The Growing Problem of Oversaturation

Now, I feel like I should clarify that this is an opinion. I’m making no claim to expertise in business, marketing, creating a product or anything of that nature. However, over the course of my years playing games, I've watched the game industry grow into the giant it is today. In those years, I’ve gleaned some things, and started to understand several themes and trends. 

One of those trends that I’ve noticed is that games should not be released into an oversaturated market.

Homefront tried to usurp the FPS throne, and failed.

I can name Homefront as a good example of this. Released in 2011, Homefront was another gritty military shooter, with all of the standard trappings. Its campaign was mediocre, but the focus was placed on its multiplayer component. It was a direct challenge to the success of the Call of Duty and Battlefield series at that time. However, those were, and still are, two massive titans in their genre. Yet here was Homefront, rising up to challenge these kings on the throne and… failing. Homefront received mediocre review scores, and was quickly forgotten. It didn’t stand a chance, because it couldn’t break into the massive audience that was already so obsessed with games already in existence. Would this outcome have been different if Homefront was a better game?

Timing Is Everything

That brings us to the subject of this article. A tale of unfortunate failure, and Cliff Bleszinski, the former design director for Epic Games - a titan in the gaming industry.

After leaving Epic games, Cliff co-founded Boss Key productions and got right to work designing and promoting his studio’s new game, Lawbreakers. It was a fast paced, adrenaline pumping, frag filled multiplayer first person shooter, filled with style and attitude. Not only that, but if you ever went to PAX East in 2016 or 2017, you could see the lines to try out the shooter that promised to be faster and crazier than anything else before it. I have to admit, the game looked good. Throwing zero gravity in the mix of a fast-playing multiplayer shooter was interesting. When the game came out, review scores were great, and it was shaping up to be one of the next big multiplayer titles.

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It's easy to mock now, but Lawbreakers had some legitimately great ideas, and amazing moments.

The only problem is, nobody bought it.

According to GitHyp, a site that tracks concurrent players of games on steam, Lawbreakers peaked at 3000 players the night of its launch. Since then, its numbers have only gone down. So what happened? This was a game with an all star team developing it, a massive ad campaign, and good reviews. Simply put, Overwatch happened. Or was happening I suppose is the right way to put it. At the time of Lawbreakers launch, Overwatch was in the middle of its summer olympics event, and had just debuted a new map. It was a dominating force that held players attention across platforms, it owned the multiplayer shooter genre. Any thoughts that the team at Boss Key had that the two games could co-exist and still be successful were dashed at that instant. This could have been an enormous learning experience for the team. When one game is dominating a genre, players won’t flock to a new alternative. They stick with what they know is good.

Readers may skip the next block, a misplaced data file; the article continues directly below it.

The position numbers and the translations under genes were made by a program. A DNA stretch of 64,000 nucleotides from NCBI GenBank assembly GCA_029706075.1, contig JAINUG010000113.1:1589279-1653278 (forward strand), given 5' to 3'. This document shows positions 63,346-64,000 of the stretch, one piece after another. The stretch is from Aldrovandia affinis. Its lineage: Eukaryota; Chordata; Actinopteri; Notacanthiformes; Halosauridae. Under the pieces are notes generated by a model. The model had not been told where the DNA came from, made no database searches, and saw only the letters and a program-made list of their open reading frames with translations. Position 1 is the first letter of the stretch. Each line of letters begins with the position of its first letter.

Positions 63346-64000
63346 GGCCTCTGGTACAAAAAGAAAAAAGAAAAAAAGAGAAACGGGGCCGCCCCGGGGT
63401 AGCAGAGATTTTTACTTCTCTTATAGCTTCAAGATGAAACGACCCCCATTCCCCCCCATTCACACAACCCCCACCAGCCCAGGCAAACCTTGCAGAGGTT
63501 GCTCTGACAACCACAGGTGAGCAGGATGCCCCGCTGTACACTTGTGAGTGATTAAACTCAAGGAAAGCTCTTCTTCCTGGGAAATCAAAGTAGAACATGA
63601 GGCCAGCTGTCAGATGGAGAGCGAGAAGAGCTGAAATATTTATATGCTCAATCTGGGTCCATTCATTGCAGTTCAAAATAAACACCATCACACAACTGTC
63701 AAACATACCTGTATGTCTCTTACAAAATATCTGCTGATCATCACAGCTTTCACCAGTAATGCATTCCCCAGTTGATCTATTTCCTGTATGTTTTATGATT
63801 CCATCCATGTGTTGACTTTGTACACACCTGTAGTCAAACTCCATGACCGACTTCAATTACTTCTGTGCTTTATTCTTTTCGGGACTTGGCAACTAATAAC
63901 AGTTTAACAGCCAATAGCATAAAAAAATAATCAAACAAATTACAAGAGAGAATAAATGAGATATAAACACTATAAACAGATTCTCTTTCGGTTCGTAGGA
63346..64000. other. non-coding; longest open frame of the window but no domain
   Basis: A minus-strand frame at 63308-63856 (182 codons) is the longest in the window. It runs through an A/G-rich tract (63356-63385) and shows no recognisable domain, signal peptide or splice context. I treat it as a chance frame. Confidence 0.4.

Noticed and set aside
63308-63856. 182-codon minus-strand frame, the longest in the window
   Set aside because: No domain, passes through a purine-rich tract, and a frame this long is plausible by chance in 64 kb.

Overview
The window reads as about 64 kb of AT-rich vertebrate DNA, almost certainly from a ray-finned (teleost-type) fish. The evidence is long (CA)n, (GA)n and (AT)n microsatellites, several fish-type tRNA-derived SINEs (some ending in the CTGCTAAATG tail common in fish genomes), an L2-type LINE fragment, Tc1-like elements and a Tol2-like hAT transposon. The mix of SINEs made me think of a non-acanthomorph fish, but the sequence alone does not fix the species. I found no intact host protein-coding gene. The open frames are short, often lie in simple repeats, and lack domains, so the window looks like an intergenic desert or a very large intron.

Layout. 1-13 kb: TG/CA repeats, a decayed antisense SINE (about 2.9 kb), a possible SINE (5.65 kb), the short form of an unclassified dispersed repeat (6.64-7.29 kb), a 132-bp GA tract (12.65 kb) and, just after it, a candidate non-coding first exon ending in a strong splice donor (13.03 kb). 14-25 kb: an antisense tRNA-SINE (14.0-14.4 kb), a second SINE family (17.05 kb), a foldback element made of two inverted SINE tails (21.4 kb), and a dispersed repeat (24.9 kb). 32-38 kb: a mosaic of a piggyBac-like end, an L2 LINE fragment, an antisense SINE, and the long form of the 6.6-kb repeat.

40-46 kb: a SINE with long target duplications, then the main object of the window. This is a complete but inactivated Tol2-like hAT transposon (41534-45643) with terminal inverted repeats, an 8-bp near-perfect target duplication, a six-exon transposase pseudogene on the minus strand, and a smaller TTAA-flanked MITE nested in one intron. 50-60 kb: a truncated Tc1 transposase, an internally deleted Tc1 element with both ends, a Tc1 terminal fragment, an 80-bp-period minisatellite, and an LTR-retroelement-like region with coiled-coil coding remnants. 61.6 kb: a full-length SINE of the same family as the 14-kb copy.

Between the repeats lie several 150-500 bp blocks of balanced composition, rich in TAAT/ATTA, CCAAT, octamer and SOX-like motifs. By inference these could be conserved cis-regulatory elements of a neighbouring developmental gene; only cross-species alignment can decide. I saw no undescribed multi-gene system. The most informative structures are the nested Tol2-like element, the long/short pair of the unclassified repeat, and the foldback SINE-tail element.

Overwatch is a force of personality - It solved the eternal question: how do you stand out from the pack?

Second Verse, Same As The First

So why in the world are Cliff Bleszinski and Boss Key doing it again? Why did they just announce Radical Heights, a currently in alpha, free to play battle royale style shooter? The words “battle royale” are so intrinsically tied into Player Unknown’s Battlegrounds and Fortnite that calling the market oversaturated would be like saying my D&D campaign needs another tank. No, we already have a paladin and a barbarian, we don’t need one, thanks. Just like the market doesn’t need another battle royale style game.

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Radical Heights needs to stand out from the rest, or be forgotten. Is an 80's theme and retro graphical touches enough?

I want to state one more point - this isn't an issue that's specific to one developer, or even one genre. The video game industry has been consistently increasing the amount of games that come out every year, ceaselessly adding more variety to a long list of possible purchases. While more choice for the consumer is certainly a good thing, it does double down on this issue of over-saturation. As the indie market grows more popular, and services such as Kickstarter stay in business, there are just so many different ways a particular genre or type of game can suddenly rise, then fall.

Again, I’m no businessman or game developer; I’m just an observer with a lot of experience in this field. I’m a consumer, a customer, and to some developers, the core audience. So from a consumer’s standpoint, I can safely say that I don’t understand why any developer would release yet another battle royale style game and why any consumer would buy into one. PUBG and Fortnite have already laid claim to this genre for the foreseeable future. So unless Radical Heights brings something big to the table, and I do mean really, really, really, really big, I see another flop in Boss Key’s future.

The real question is this - is there a way to deal with over saturation that doesn't just hand over a game type to the reigning champion?